Mercedes will showcase EQ more outwardly to consumers this year and next in advance of the EQC crossover going on sale in 2019.
"In the early stage, you need to make people drive this car," Seeger said. "As long as somebody has not driven the car, he is not appreciating what the car is offering."
Mercedes is working with dealers globally to set up test-drive events. So far, the events are with plug-in hybrid models and sibling brand Smart's electric vehicle. Dealers in Europe have been asked to keep one or two hybrid models on hand for test-drive experiences, Seeger said.
In the U.S., Mercedes is working with dealers to set up parameters for EQ, said Dietmar Exler, CEO of Mercedes-Benz USA.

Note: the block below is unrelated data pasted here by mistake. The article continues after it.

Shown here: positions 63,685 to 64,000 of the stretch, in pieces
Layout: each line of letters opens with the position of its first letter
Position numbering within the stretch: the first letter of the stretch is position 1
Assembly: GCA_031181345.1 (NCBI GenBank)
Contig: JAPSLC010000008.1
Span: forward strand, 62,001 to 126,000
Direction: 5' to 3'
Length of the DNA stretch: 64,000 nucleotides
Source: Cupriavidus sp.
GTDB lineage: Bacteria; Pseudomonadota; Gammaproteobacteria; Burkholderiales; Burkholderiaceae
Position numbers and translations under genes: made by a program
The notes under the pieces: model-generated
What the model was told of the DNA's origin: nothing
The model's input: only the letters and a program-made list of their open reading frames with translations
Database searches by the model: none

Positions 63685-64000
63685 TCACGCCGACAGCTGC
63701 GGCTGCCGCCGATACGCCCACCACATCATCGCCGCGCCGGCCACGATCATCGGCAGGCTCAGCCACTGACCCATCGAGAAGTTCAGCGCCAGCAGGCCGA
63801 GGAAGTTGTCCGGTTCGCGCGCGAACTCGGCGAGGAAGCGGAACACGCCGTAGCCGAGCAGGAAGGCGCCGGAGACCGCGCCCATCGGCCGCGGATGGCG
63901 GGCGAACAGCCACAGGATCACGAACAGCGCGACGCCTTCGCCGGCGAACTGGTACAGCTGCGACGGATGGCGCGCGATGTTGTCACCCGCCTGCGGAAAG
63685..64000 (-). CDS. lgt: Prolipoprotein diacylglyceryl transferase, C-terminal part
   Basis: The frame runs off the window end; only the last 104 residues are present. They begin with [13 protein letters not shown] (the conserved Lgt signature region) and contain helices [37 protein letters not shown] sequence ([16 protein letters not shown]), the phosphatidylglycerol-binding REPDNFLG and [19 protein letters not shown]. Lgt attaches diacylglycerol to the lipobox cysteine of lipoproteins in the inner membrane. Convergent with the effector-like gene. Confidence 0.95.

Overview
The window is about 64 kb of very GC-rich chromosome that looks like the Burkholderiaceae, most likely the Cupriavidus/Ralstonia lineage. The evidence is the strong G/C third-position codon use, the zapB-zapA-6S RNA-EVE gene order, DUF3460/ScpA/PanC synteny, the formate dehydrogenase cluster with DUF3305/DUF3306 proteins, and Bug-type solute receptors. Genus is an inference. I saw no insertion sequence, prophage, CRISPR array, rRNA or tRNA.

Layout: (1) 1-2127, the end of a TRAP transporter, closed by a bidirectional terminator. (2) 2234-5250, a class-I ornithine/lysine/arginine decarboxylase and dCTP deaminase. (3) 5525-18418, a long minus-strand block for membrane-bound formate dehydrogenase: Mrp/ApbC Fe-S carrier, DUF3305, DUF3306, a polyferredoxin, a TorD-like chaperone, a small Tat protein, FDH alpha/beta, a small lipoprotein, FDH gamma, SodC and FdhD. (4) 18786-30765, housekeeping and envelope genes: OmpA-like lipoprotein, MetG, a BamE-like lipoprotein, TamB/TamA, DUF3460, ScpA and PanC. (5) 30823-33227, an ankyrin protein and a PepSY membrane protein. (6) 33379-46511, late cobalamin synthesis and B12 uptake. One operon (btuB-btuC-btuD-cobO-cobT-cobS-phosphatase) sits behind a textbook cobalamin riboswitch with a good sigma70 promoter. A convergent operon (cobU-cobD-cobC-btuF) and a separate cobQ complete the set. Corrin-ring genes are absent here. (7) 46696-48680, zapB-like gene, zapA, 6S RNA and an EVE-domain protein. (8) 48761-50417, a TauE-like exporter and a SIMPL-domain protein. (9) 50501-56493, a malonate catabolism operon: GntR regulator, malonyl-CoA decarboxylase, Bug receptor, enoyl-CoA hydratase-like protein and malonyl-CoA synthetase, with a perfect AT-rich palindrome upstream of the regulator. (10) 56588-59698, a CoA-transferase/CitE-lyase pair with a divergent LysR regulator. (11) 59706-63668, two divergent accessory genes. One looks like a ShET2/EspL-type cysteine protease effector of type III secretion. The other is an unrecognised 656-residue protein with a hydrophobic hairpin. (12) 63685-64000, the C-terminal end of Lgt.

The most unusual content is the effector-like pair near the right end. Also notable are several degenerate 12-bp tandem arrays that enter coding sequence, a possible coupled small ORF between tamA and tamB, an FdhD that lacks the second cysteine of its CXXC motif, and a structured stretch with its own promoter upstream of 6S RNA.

"It's a new frontier to look at electric and to just treat it special," Exler said.
One option is setting aside a portion of the showroom for EQ — similar to the way some dealerships have separate performance centers for the AMG business. As with AMG, an EQ center wouldn't fit for every store, Exler said, and the EQ vehicles still need to be tied closely to the core Mercedes-Benz brand. But dealerships in markets where EV sales are strong will surely be asked to highlight EQ a little more. Charging stations must be installed at all dealerships.
"We're not talking about huge investments," Exler said. "This is not anything drastic, but we all want to be ready for the first Mercedes coming out with electric drive."
With rapid product proliferation in the Mercedes lineup in recent years, grouping the new electric offerings under the EQ subbrand should help simplify the EV rollout, said Greg Barnes, president of Bill Ussery Motors Group in Coral Gables, Fla., which operates two South Florida Mercedes stores.
"It's in the news a lot that electrification is coming, and we're getting more client interest in it," said Barnes, who also is chairman of the Mercedes-Benz Dealer Board for 2018. "We need to get ready to answer those questions."